Cal reinstates three sports, but baseball remains a casualty
California reinstated three teams slated to be cut by cost constraints
Baseball and men's gymnastics are still scheduled to be eliminated
The school received $12-$13 million in pledges from "Save Cal Sports"
BERKELEY, Calif. (AP) -- California reinstated three teams Friday that were slated to be eliminated in a cost-cutting move after an aggressive fundraising campaign to keep the programs, while going ahead with plans to get rid of the baseball and men's gymnastics teams.
Chancellor Robert Birgeneau partially reversed a decision announced in September when he said that enough money has been raised to keep the men's rugby, women's lacrosse and women's gymnastics teams. The two women's teams had been slated for elimination, while men's rugby was going to be reclassified as a "varsity club sport."
"We're three-fifths of the way there and we're not going to stop," said former Cal and major league pitcher Doug Nickle, who was involved with the fundraising efforts for the group "Save Cal Sports." "We're heartened and also emboldened. We're energized."
Campus officials said they received between $12 million and $13 million in pledges to retain the programs. They are confident that $8 million will be available for the three sports that were retained, covering all of their costs for seven to 10 years.
Vice Chancellor Frank Yeary said the pledges specifically for baseball and men's gymnastics were insufficient. He said the baseball program raised between $1.5 million and $2.5 million, which would have covered its costs for about two years. He said the supporters needed to come up with $10 million to achieve the goal of self-sustainability for the requisite period.
"We're very impressed with the way the community has rallied," Yeary said. "The challenge for baseball is it is a larger sport in terms of costs. As a practical manner, they would have had to raise four, five or six times as much money as they raised to remain in position to be maintained. From the very beginning, we said we simply could not agree to short term or stopgap measures. We needed a sustainable solution."
Nickle disputes the university's numbers, saying his group raised $15 million and that the money the school is turning away would be more than sufficient to put baseball and men's gymnastics on firm footing.
He said officials never gave the baseball program the $10 million figure and he believes that target could have been reached if it was made clear. He said his group will still work to reinstate the two programs.
"We know the university has now made two wrong decisions," Nickle said. "The University of California deserves better. We will continue to work to provide better."
The plan to cut the sports was part of a broader campaign to reduce UC Berkeley's annual support for intercollegiate athletics from more than $12 million to about $5 million in 2014.
That became even more necessary after Gov. Jerry Brown recently proposed an additional $500 million in cuts from the UC system budget, which would have taken about $80 million from the Berkeley campus.
"This was always about our ability to fund the programs," athletic director Sandy Barbour said. "This was about getting our expenses down to the point where we have a financial model that would fit with what the university was providing us in terms of institutional support."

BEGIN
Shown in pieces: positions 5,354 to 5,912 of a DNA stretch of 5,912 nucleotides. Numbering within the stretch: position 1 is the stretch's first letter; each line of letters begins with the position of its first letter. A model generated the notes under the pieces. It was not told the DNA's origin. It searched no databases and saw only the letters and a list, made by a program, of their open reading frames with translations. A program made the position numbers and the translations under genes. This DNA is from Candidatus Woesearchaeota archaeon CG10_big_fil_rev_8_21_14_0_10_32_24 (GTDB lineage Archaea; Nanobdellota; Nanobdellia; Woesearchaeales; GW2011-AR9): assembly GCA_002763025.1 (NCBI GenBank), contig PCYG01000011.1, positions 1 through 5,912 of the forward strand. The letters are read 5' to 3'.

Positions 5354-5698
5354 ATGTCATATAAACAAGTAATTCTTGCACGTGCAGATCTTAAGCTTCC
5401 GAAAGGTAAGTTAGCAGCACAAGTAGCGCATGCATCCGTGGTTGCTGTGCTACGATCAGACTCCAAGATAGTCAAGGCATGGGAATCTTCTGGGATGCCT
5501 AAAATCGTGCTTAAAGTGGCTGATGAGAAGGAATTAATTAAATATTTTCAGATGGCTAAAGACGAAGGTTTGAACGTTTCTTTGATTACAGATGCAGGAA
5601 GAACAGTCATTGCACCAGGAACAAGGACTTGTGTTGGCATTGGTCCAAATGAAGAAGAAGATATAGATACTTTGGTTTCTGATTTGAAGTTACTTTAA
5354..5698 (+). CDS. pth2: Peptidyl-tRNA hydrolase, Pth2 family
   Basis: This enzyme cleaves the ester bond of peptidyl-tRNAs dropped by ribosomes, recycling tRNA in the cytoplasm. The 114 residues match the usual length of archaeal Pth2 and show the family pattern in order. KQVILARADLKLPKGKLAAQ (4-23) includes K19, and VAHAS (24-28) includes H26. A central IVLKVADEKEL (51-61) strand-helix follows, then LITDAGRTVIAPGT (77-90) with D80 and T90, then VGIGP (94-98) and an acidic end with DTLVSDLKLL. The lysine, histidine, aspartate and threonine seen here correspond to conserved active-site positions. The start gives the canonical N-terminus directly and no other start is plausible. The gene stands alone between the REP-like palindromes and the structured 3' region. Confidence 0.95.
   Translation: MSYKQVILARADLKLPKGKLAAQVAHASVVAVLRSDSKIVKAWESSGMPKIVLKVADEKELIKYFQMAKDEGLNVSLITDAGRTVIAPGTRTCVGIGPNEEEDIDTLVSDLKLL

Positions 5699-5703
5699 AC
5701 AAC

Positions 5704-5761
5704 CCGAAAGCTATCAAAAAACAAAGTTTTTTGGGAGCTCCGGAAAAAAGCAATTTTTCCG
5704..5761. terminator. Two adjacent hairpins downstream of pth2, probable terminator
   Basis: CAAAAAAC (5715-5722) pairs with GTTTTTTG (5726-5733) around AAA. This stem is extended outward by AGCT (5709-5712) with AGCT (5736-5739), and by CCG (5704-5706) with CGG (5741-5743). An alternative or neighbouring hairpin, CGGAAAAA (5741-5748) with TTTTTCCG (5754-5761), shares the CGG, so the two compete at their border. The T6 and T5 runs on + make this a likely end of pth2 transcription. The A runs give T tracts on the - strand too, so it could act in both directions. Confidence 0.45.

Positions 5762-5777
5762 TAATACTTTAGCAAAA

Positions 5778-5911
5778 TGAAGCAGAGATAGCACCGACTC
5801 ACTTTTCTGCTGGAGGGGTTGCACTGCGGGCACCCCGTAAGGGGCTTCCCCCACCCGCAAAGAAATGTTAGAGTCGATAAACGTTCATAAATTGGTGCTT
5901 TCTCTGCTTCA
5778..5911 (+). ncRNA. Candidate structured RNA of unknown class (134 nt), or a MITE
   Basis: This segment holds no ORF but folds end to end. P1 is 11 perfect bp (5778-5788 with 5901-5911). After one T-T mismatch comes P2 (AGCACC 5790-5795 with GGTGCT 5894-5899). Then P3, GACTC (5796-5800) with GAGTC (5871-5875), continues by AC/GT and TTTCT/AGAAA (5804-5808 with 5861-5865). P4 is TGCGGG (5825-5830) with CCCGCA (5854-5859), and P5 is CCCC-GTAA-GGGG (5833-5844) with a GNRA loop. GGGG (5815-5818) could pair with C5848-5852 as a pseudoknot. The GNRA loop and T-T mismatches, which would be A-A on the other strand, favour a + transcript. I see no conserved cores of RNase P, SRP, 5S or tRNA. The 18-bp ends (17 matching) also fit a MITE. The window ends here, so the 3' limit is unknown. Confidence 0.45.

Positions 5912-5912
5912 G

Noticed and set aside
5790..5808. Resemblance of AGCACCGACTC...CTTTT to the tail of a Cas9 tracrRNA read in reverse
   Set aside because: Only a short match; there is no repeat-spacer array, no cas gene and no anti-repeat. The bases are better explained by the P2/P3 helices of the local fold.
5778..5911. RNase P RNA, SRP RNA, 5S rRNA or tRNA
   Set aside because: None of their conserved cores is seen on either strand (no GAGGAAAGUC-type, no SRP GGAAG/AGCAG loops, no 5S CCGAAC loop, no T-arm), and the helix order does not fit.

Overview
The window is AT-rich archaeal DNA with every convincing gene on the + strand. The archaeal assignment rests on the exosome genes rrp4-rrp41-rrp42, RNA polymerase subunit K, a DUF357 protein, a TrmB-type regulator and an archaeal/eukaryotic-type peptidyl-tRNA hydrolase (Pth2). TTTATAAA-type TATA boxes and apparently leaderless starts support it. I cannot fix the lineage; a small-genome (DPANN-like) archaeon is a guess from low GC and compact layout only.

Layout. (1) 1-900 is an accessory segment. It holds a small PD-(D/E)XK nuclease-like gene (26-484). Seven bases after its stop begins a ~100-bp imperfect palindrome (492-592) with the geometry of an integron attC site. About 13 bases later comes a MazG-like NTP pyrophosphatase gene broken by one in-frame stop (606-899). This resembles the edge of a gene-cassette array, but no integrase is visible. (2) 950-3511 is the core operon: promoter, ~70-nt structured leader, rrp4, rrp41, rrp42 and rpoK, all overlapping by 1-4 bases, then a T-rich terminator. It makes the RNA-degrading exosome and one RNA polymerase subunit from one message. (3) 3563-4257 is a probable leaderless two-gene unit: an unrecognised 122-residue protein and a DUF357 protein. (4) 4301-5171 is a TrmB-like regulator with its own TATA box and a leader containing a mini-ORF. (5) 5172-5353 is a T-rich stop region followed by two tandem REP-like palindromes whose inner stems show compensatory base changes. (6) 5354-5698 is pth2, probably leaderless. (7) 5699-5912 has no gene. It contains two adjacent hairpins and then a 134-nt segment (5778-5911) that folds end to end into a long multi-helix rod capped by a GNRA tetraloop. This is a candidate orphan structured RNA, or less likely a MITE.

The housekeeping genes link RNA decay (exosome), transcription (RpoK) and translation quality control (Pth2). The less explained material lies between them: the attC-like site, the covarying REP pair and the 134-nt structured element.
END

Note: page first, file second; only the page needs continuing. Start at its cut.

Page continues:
Birgeneau said he did not believe the announcement in September was premature, even though three of the programs were eventually retained.
He said he sent a message to athletic department supporters 16 months ago that the cuts might be necessary and little was done to retain them until the announcement was made.
"My message engendered virtually no response for an entire year," he said. "The responses only came after the announcement of the cutting of sports. These sports had a full year to raise funds. But until the actual reality of no longer continuing the varsity sports was on the table, it was not until then that we got this wonderful response that we got now."
The decision to retain the two women's programs keeps Cal in compliance with Title IX under the provision that it was meeting the "interests and abilities" of its female student body.
Had the women's sports been eliminated, Cal would have been in violation and needed to make the percentage of female athletes proportionate to the overall female enrollment. That would have meant "roster management" - a process that would have required the remaining men's teams to reduce their rosters while substantially increasing spots on the remaining women's teams.
Part of the money to fund the two women's sports comes from donors to the rugby program, which needed the women's teams to remain in order for the school to remain in compliance with Title IX if it reinstated men's rugby.
"Our donors have once again generously demonstrated their high regard for Cal rugby through their impassioned response to these financial challenges," coach Jack Clark said.
The decision to cut baseball leaves the flagship campus of the University of California as the only Division I school in the state not to field a baseball team. Cal won the College World Series in 1947 and 1957, and had nine players appear in the major leagues last season. Perhaps the most notable player in its history is 2000 NL MVP Jeff Kent.
The Golden Bears, who open their season next week, are ranked 17th in the Baseball America preseason poll and are hopeful of making the NCAA tournament for the third time in four years.
"I never thought this day would happen, but you have to go forward," said infielder Tony Renda, who will transfer after the season.
Cal will honor the existing scholarships for the baseball and men's gymnastics athletes, although many have already started to look at transfer options.
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